Weekly Report – April 20, 2015 – A Three Part Series – Is Raising the Minimum Wage in L.A. a Good Idea?

Member Highlight: John C. Cushman, III, participated in 870 am Newsmakers program and provided listeners a great perspective on L.A.’s economy, downtown’s resurgence and being a successful business leader. Link to the broadcast: http://goo.gl/GlSYKf

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A Three Part Series – Is Raising the Minimum Wage in L.A. a Good Idea?

Please find below the beginning of a three part series that will focus on national and local economic trends that have led cities, like Seattle, San Francisco and Washington, D.C., to pass minimum wage increases. This has inspired L.A.’s political leaders to advance their own proposals to gradually increase the minimum wage within the City from $9 an hour – the current state minimum – to as much as $15.15 an hour starting in 2019. Mayor Garcetti wants to raise L.A.’ s minimum wage to around $13.50 in 2017 and by indexing it to the Consumer Price Index it could reach $15 around 2021. L.A. County Supervisors have also begun to advance a similar effort to raise the wage rate within unincorporated areas of the County.

Serious economic debate over the wisdom of minimum wages has been going on for at least the past 70 years. The reason this has become a big political issue is not that the jobs have changed; it’s that the people doing the jobs have. Historically, low-wage work tended to be done either by the young or by women looking for part-time jobs to supplement family income. Fast-food workforces, meanwhile, were dominated by teenagers. Now, though, plenty of family breadwinners are stuck in these jobs. That’s because, over the past three decades, the U.S. economy has done a poor job of creating good middle-class jobs; five of the six fastest-growing job categories today pay less than the median wage. Though the unemployment rate has decreased for the past few years, real wages for most jobs have barely budged since 2007. Indeed, the whole century so far has been tough: wages haven’t grown much since 2000.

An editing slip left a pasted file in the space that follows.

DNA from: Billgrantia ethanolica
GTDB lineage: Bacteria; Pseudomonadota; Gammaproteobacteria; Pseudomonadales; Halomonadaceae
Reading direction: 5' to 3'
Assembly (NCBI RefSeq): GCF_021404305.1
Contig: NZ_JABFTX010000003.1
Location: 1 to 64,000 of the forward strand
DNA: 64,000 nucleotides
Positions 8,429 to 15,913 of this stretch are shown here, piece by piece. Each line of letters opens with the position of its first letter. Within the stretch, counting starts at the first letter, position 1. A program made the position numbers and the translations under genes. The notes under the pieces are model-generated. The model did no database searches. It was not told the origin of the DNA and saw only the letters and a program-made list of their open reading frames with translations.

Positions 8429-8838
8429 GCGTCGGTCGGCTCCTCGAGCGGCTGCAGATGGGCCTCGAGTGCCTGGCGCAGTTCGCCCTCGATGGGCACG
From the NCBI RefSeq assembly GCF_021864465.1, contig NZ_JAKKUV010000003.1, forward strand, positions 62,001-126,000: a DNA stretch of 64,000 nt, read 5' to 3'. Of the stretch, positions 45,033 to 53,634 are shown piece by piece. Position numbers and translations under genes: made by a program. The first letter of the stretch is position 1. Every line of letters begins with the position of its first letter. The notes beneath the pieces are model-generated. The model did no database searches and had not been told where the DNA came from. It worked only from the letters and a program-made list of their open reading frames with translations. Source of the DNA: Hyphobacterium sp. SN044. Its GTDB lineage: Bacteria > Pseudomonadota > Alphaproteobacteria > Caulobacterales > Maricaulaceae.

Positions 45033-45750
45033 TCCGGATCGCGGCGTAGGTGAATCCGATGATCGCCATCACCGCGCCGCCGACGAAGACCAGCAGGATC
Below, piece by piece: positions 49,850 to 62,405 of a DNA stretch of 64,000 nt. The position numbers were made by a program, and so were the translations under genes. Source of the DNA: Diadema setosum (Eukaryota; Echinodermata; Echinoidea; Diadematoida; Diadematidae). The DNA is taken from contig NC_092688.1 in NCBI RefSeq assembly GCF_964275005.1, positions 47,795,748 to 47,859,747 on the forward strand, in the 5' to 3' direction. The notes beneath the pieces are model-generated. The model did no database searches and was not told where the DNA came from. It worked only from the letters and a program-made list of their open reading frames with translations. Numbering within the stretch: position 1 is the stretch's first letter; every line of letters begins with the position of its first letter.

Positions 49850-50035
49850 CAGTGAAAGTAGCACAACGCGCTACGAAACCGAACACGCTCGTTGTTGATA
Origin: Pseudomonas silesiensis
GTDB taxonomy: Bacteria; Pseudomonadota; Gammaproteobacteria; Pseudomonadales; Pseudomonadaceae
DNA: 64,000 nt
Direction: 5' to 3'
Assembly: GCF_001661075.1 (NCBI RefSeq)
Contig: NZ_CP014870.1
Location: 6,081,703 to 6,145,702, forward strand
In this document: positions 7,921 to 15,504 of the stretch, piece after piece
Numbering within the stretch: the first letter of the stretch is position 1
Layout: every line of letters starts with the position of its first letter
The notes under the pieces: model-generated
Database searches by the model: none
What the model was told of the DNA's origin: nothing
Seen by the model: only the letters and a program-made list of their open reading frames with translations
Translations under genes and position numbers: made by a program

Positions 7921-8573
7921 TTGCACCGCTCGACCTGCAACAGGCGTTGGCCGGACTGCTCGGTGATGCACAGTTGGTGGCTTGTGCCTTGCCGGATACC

L.A. is on the front lines of this trend. To illustrate this point, according to a recent study commissioned by the City of L.A., a wage increase in the City would benefit about 40 percent of the city’s workforce (609,000 workers) by 2019. Eighty percent of those workers would be workers of color, and they would largely come from low-income families and neighborhoods.

I will attempt to frame this issue in the following ways:

  1. What drove America’s economy and workforce to experience a “Great Divergence” in the last three decades.
  2. What does the City of L.A.’s labor force look, current workforce trends and the impact the wage increase would have on the economy.
  3. How to grow L.A.’s economy to better address the underlying issues driving the minimum wage debate.

Part One

From 1980 to 2005, more than 80 percent of the total increase in Americans’ income went to the top 1 percent; creating a Great Divergence that continues to significantly impact the country’s working middle class, more so than any other income group.  Furthermore, though economic growth was more sluggish during the past decade, productivity increased by about 20 percent, which unfortunately did not translate into wage growth at middle and lower incomes. 

The following research below by the author and journalist Timothy Noah best highlights what he believes has helped cause the Great Divergence.

U.S. Educational System’s Various Failures (30% responsible)

  • Throughout the first three-quarters of the 20th century a growing supply of better-educated workers met the demand created by new technologies. The 1944 G.I. Bill, which paid tuition for returning servicemen, played an important role; so did the Sputnik-inspired National Defense Education Act, which increased federal spending on schools at all levels and created a student-loan program for colleges.